In April of 1962 Dutch documentary filmmaker, Joris Ivens visited the Cineteca Universitaria of Santiago (Chile) for a three-month teaching period. Sergio Bravo, director of the affiliated Instituto Cine Experimental proposed a plan to Ivens to make a film together with Chilean film students. This would become Valparaíso (1963), a documentary focusing on the eponymous coastal city, Chile’s largest sea-port, situated ca. 70 km west of the nation’s capital Santiago. On Valparaíso, Ivens wrote in November of 1962: “Valparaiso is a city, a port where the ordinary and extraordinary, the common and uncommon, exist side by side as an everyday experience… The ocean is present in the hills of the city, and at the water’s edge one senses the hills. [It’s] a poverty-stricken city. Also a city with a dramatic history: pirates pillaged the city, earthquakes, tidal waves, tempestuous storms, all-consuming fires, bombardments.” This juxtaposition of sea and land, past and present, ordinary and extraordinary, rich and poor, high and low appealed to the artist in Ivens, who accepted the assignment.
Shortly before principal photography began on November 12th 1962, the crew was supplemented by cameraman Georges Strouvé, as Ivens worried that the students’ inexperience might mar the quality of the finished film. Not entirely without reason: although Valparaíso convinces as a whole, certain scenes tend to drag and the films visual narrative is sometimes jarring, lacking the smooth thematic transitions that mark Ivens’ best films. In spite of this the film’s commentary, written by Chris Marker and spoken by Roger Pigaut, is effective in tying the film together into a narrative whole. And Valparaíso has managed to captivate audiences, critics and film scholars alike throughout the years, as it was included in the 2014 listing of ‘Greatest Documentaries of All Time’ by leading film magazine Sight & Sound.
Strouvé, Ivens and his students began filming in Valparaíso’s harbour, the city’s main source of income and economic activity. This is shown in scenes in which cargo is being loaded and unloaded from the numerous ships that dock at the harbour and then transported to various places throughout the city. The port is also the first aspect of Valparaíso that seafaring visitors are greeted by, as Germaine Montero’s singing of the sea shanty: ‘Nous irons à Valparaíso’ (‘We are going to Valparaíso’) serves to remind us. After this brief introduction Ivens films scenes that focus on the two different parts that make up Valparaíso: the relatively affluent city surrounding the bay and harbour, and the ramshackle villages on the forty-two hills surrounding the city. The villages on top of the hills are the most destitute, as they are furthest removed from the city’s economic lifeline that is the harbour. Because of this distance to the harbour and the logistical problem that the transport up the hills poses, the villages are thoroughly lacking in foodstuffs, goods and sundries. For the supply of these and other things, they rely heavily on Soviet-styled committees (called junta’s) that govern various aspects of municipal life, including a steady water-, food- and gas supply, a telephone service, medical aid and education.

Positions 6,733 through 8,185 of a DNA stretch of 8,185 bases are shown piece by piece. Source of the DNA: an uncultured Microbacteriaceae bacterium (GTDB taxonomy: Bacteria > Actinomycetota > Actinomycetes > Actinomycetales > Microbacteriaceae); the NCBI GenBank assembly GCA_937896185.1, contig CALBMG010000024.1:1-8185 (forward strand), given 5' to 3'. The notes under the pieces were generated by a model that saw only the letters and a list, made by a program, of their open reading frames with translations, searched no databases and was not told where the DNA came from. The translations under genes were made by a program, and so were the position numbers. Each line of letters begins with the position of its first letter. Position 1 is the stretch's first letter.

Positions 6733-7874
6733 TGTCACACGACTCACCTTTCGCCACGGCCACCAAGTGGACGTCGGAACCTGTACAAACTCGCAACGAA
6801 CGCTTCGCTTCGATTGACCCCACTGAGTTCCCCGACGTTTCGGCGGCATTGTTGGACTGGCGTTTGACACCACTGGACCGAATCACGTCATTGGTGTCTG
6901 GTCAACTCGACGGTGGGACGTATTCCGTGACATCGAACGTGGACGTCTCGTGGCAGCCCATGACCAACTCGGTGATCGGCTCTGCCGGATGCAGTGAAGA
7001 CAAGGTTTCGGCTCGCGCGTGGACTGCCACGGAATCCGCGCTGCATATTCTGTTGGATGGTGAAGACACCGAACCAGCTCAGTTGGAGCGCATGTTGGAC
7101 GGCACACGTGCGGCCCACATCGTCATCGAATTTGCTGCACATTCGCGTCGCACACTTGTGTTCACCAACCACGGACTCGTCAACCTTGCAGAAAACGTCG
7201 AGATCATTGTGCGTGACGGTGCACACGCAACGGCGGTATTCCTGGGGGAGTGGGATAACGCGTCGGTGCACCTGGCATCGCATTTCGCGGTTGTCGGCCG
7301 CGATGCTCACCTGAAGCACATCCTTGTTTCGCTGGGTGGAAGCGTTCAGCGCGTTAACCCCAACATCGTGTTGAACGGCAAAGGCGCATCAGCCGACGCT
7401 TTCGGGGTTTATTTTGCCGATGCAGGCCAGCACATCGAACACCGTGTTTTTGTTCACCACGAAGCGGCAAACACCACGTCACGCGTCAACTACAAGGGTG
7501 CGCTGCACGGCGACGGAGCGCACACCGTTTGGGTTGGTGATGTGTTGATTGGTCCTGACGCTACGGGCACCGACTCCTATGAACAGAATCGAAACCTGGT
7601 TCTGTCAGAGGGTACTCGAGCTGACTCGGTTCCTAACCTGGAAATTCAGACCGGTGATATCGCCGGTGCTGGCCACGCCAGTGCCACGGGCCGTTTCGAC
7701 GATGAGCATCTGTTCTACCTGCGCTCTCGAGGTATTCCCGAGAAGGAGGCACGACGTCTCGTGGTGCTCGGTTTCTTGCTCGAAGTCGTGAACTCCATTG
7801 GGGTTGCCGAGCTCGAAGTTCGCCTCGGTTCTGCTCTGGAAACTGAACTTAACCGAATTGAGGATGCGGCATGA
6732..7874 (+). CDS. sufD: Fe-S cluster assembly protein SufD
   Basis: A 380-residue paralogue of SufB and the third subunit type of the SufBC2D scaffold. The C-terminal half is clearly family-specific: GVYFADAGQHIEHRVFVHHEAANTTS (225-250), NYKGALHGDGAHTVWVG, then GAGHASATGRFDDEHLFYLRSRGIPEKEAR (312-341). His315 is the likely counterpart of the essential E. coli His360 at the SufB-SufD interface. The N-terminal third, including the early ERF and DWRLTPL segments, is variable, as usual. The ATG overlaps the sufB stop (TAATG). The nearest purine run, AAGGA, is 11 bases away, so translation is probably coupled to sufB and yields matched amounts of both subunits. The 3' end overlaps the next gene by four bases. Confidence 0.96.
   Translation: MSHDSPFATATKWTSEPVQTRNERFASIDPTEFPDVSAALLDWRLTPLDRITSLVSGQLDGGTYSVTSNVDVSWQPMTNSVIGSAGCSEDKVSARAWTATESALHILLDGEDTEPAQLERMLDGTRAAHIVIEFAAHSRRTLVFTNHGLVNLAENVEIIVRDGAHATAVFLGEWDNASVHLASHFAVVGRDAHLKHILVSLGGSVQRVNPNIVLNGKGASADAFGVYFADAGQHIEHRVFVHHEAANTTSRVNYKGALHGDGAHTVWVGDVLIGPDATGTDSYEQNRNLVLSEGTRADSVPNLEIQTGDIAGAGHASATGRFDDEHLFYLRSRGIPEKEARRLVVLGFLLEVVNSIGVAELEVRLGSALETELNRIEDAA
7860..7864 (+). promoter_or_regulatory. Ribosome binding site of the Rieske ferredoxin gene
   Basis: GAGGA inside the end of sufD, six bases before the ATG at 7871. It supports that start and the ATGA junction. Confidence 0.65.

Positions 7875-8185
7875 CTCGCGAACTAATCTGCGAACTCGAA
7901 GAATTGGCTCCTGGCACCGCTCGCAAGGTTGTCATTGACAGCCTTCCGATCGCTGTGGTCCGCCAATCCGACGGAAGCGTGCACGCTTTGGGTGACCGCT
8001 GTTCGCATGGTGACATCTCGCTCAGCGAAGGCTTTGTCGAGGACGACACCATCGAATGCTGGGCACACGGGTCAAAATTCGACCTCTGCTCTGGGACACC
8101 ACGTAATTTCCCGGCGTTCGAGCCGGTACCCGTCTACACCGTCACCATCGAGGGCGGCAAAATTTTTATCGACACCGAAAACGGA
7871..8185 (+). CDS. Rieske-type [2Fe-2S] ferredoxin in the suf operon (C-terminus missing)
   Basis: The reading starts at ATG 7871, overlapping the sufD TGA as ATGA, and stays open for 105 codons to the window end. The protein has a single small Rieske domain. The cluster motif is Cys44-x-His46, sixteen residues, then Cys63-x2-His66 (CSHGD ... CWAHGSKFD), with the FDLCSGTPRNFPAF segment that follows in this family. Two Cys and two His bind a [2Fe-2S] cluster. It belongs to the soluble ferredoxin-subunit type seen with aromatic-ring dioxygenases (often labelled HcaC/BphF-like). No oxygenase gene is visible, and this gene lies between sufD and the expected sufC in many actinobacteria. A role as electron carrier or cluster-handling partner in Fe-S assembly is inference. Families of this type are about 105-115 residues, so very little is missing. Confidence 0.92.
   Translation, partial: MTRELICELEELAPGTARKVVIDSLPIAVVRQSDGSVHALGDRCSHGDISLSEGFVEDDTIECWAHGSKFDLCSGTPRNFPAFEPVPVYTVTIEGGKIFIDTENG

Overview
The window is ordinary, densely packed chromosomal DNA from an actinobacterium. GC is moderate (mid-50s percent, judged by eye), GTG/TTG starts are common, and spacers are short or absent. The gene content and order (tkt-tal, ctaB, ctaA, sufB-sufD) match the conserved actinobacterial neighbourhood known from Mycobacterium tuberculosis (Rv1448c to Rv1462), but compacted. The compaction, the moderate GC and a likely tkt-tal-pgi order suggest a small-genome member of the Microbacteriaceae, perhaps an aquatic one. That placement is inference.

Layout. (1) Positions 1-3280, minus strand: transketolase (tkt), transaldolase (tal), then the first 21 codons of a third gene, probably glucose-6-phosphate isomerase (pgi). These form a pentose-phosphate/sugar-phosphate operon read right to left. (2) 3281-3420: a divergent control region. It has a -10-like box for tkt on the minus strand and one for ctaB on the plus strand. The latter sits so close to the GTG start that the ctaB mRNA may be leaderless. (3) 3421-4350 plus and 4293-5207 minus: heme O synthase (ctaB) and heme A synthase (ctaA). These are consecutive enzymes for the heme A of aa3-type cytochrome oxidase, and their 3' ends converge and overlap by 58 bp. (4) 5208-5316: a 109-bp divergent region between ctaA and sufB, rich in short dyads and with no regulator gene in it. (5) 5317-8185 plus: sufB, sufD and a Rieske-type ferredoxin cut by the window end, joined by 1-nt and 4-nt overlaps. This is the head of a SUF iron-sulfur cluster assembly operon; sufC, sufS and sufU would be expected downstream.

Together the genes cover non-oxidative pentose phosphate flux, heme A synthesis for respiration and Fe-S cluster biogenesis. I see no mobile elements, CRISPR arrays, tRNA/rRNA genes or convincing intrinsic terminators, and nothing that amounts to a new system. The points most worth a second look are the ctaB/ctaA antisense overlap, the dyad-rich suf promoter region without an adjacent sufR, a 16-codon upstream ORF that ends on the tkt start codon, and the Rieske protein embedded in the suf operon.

Valparaíso’s most prominent geographical feature, the height differences between the villages, is overcome every day by the city’s citizens through an elaborate network of stairs and cable cars. The poet Pablo Neruda, who lived in Valparaíso, said of these flights of stairs: “Whoever travels all of them up and down, travels around the world.” Clever market vendors have set up shop along the many flights of stairs, and the many cable cars serve not only as modes of transportation, but also as meeting places for citizens and visitors alike. Both stairs and cable cars serve as nodes in Valparaíso’s social life, as do the many bars and cafes where the young people gather to drink and dance.
In images of monuments, buildings and institutions such as the Bank of England, Alliance Française and triumphal arches that commemorate sea battles and distinguished mariners, Ivens refers to Valparaíso’s occupation by England, Spain and France. The city’s close connection to the ocean and maritime history is also present in the triangular-shaped houses, formed like the bow of a ship. And traces of Spanish, British and French architecture can still be found in many of Valparaíso’s buildings.
Pirates such as Joris Spilbergen have ransacked the coastal city in the past – a fact that is visualised in a staged scene where a bar brawl erupts in a violent, kaleidoscopic burst of bright red (marking the transition from monochrome to colour in the film), and images of fires, murder and pillaging.
In Valparaíso, Ivens presents a vision of the city that is encompassing, enthralling and reminiscent of the paintings of Pieter Brueghel the Elder (1525-1569), also a source of inspiration for The Seine meets Paris (1957). Whereas Brueghel focused on Dutch landscapes and peasant life shortly after the Middle Ages, Ivens focuses on the ordinary, unassuming lives of Valparaíso’s citizens. And the modest and courageous way they face the everyday challenges that the regions geography, economy and climate confront them with.
Valparaíso’s main thread is Man’s continuing struggle to survive in even the harshest of conditions, in past and present. In spite of the ongoing battle against Nature – the unrelenting wind blowing over the city, the toilsome scaling of the many dusty hills, the lack of fresh drinking water, the hot sting of the sun, tidal waves, earthquakes, the ever-present danger of fire consuming the largely wooden villages – to Valparaíso’s citizens the city remains true to its name: Val-Paraïso = the Valley of Paradise.